Burt’s Bee’s: Leaving the Hive
Burt’s Bee’s is committed to providing the best products for its consumers by ensuring they are 100% natural and produced in environmentally friendly conditions. I believe it is possible for the company to become the “Starbucks of personal care” without foregoing the initial values established by Roxanne Quimby. Roxanne’s original vision was making Burt’s bees a big brand, not an exclusive brand, and so moving into the mass market sector is in-keeping with this idea. Arguably, moving away from a specialty and health product, to a mass market brand is risky and results in specialty stores pulling back and reducing shelf space. However, the company today is very loyal and focused on their core values. They insist on only developing products that serve an explicit healthful purpose. They delayed launching the shampoo, for example, because they wanted to create a natural, cleaner shampoo that also lathered, to meet customer needs. The company pursued products other firms didn’t, like carrot lotion, adding to Burt’s authenticity. As well as this, they make all their packaging from recycled materials and encourage customers to reuse or recycle shampoo bottles for example. I believe that if they keep this up, they can definitely become the “Starbucks on personal care” without foregoing the values and narratives that made the brand successful.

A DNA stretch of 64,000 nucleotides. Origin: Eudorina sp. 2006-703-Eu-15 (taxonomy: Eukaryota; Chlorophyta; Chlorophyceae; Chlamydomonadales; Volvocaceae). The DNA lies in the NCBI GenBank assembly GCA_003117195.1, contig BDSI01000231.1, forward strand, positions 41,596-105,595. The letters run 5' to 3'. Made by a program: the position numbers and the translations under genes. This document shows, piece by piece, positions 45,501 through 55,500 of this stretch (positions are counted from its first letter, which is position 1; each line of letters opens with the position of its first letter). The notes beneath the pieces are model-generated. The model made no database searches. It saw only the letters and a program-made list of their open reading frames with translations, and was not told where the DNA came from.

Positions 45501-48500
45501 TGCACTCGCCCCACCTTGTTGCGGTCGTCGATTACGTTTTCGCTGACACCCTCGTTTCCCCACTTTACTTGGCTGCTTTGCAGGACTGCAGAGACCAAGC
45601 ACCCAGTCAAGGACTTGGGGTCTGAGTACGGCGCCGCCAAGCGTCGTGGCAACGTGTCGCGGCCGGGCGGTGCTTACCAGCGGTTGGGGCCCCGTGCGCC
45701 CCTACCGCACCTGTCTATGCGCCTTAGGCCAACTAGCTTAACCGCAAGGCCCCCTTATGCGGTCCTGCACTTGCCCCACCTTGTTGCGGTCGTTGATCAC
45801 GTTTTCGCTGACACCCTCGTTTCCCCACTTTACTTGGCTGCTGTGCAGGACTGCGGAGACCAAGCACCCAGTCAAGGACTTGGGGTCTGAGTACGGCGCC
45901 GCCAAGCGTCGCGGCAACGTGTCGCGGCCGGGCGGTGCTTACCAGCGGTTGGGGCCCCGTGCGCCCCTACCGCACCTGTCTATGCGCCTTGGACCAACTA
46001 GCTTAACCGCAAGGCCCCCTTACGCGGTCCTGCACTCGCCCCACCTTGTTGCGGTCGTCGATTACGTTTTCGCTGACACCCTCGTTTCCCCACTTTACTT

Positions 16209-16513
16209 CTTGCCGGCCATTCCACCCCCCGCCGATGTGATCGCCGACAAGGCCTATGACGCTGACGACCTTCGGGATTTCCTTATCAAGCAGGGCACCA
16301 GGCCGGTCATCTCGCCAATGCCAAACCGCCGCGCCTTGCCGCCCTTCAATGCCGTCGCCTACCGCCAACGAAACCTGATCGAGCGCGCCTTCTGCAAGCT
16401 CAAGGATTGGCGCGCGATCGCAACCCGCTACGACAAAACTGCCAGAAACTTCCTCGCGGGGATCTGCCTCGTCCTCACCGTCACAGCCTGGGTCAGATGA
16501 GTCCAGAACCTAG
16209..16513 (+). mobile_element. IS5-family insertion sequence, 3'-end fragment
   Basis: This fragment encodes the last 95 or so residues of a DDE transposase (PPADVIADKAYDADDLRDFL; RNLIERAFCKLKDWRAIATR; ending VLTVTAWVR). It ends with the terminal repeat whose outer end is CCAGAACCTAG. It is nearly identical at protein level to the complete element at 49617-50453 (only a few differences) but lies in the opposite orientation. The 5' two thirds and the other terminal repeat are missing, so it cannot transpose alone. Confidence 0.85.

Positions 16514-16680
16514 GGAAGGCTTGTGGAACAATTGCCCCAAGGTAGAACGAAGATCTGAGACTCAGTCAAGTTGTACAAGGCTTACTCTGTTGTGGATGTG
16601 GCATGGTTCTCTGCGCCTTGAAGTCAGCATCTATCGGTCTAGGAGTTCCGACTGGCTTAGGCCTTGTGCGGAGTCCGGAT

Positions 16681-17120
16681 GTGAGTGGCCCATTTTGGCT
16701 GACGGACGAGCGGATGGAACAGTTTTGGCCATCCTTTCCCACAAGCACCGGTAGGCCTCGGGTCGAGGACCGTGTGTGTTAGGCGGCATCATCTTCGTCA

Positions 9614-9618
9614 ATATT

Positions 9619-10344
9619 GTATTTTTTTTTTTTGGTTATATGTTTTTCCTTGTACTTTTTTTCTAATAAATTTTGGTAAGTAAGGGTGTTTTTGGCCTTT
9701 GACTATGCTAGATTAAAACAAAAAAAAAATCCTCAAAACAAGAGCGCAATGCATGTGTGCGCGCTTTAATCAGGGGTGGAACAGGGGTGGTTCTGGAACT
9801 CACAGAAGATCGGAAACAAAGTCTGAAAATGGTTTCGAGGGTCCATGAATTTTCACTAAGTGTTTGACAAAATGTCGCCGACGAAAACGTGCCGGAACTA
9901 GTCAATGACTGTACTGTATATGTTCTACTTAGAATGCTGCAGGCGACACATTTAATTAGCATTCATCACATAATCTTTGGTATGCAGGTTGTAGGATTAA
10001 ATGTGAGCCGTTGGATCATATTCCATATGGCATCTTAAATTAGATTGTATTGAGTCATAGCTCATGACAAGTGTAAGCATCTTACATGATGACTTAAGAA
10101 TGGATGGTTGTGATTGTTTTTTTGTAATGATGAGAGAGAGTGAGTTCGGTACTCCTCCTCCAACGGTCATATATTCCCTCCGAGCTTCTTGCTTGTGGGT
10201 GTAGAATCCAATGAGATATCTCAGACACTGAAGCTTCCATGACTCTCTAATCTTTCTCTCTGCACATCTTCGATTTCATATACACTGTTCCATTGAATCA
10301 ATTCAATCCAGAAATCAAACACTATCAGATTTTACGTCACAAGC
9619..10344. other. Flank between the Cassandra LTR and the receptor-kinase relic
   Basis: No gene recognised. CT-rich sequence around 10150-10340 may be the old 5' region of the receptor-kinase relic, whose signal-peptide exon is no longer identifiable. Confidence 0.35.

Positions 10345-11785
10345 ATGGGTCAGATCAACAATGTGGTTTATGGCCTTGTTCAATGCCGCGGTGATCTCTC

In my opinion this model is replicable. All Burt’s Bee’s is trying to do is what’s best for consumers and the environment. No matter how big the brand gets, no matter how much profits increase by, the firm in question should try follow in Burt’s Bee’s footsteps, and continue focusing on their core competencies and outsourcing tasks where they are not as efficient. In Burt’s Bee’s case, by fully disclosing ingredients, they promote transparency; by not testing their products on animals they communicate their values to the consumer; finally, by striving to use 100% natural ingredients...
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